Integrated Business Planning and cloud-based Sales & Operations Planning (S&OP) software provider, Steelwedge, made a recent significant announcement, one that adds more credence toward the benefits for connecting supply chain demand planning with the front-end social aspects of product planning.
The software provider is testing a new extension of its planning capabilities termed Sales Pipeline Bridge. This “app” is being built to interface with Salesforce.com’s Force platform and is a sign of other supply chain planning and management applications integrating to the cloud-based Salesforce platform for broader intelligence to social and collaborative –based planning needs. The new extension has the potential to allow planners to tap into sales pipeline data and over time, weigh early consumer sentiment factors regarding newly released or existing products. Another potential benefit is the ability to reconcile pipeline-based forecast data with order history, causal data and other data sources to provide the S&OP process another layer of overall product demand intelligence.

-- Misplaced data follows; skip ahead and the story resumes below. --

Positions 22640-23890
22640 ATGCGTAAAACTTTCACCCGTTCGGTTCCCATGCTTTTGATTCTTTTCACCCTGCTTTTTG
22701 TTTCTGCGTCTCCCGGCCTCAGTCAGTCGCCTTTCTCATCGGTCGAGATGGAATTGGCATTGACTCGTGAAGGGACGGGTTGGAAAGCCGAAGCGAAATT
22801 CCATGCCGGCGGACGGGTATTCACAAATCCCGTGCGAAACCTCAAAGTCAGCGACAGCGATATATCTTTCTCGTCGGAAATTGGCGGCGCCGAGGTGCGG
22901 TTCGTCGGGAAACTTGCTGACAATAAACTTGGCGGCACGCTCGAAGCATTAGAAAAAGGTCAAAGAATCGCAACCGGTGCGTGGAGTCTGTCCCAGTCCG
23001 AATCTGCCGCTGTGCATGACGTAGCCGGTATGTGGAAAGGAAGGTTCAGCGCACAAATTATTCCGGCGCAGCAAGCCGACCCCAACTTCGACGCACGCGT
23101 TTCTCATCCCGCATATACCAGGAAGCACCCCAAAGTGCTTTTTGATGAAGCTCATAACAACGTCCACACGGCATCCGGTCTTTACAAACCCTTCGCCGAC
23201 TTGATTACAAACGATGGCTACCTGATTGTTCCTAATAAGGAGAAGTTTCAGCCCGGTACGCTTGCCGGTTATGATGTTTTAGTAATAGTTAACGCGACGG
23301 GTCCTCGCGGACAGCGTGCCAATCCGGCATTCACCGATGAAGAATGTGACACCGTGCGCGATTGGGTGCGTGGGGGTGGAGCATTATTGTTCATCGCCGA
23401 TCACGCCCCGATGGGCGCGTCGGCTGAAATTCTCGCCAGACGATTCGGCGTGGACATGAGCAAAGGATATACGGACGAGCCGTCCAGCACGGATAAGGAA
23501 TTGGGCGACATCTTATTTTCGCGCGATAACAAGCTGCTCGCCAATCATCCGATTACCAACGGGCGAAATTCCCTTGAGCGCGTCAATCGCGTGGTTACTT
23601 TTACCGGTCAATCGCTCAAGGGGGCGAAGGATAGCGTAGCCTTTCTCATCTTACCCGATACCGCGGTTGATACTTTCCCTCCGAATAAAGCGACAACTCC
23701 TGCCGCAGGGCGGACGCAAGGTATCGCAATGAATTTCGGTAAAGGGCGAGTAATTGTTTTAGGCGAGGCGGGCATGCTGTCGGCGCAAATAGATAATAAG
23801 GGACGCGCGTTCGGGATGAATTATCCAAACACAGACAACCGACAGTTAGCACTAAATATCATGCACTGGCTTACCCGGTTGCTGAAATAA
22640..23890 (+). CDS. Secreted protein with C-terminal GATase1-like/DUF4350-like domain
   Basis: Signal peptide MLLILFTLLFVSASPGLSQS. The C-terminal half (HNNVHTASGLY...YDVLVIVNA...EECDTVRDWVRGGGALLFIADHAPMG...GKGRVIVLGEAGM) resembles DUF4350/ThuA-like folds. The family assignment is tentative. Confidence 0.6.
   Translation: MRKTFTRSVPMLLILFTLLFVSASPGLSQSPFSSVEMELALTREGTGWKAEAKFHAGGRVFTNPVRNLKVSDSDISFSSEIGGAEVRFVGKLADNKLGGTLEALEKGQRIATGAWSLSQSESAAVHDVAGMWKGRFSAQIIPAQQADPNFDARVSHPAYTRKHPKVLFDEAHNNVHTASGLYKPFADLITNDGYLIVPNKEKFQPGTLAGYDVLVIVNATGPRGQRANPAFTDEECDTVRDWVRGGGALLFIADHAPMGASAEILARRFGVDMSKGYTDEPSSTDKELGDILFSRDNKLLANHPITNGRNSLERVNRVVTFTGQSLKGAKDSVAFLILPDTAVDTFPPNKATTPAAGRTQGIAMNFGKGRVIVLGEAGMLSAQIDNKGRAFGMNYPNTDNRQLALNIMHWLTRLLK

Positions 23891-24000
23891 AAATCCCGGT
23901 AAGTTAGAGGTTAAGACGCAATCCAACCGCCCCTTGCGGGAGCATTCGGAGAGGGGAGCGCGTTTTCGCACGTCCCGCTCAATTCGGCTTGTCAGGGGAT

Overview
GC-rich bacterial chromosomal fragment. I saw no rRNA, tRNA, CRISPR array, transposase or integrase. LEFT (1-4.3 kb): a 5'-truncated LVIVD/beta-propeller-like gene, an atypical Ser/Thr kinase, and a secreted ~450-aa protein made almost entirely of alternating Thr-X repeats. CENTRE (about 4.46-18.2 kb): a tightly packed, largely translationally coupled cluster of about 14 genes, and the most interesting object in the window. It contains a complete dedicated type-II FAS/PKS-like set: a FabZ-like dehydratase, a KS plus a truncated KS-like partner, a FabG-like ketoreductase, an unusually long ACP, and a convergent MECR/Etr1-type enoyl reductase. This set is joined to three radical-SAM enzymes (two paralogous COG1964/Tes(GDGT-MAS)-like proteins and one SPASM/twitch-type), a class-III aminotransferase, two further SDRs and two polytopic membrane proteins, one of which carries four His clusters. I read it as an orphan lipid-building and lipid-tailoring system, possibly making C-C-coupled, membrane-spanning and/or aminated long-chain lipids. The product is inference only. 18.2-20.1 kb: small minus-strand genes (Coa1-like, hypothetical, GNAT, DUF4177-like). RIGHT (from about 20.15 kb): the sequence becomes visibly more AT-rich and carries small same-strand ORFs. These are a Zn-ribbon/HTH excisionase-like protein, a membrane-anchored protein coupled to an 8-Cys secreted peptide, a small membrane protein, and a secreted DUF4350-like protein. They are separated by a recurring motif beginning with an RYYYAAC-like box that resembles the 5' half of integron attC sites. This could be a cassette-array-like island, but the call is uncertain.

Sales Pipeline Bridge is currently scheduled for availability on the Saleforce AppExchange in early 2014.
Anyone involved in the S&OP consensus process has often encountered where sales and marketing teams can be overly optimistic about product planning or forecasting needs. What better way to engage with sales & marketing by reflecting that team’s very own forecast data. The ability to actually incorporate sales pipeline data can provided added intelligence, gap-analysis and better informed confidence measures to coming closer to a realistic consensus forecast.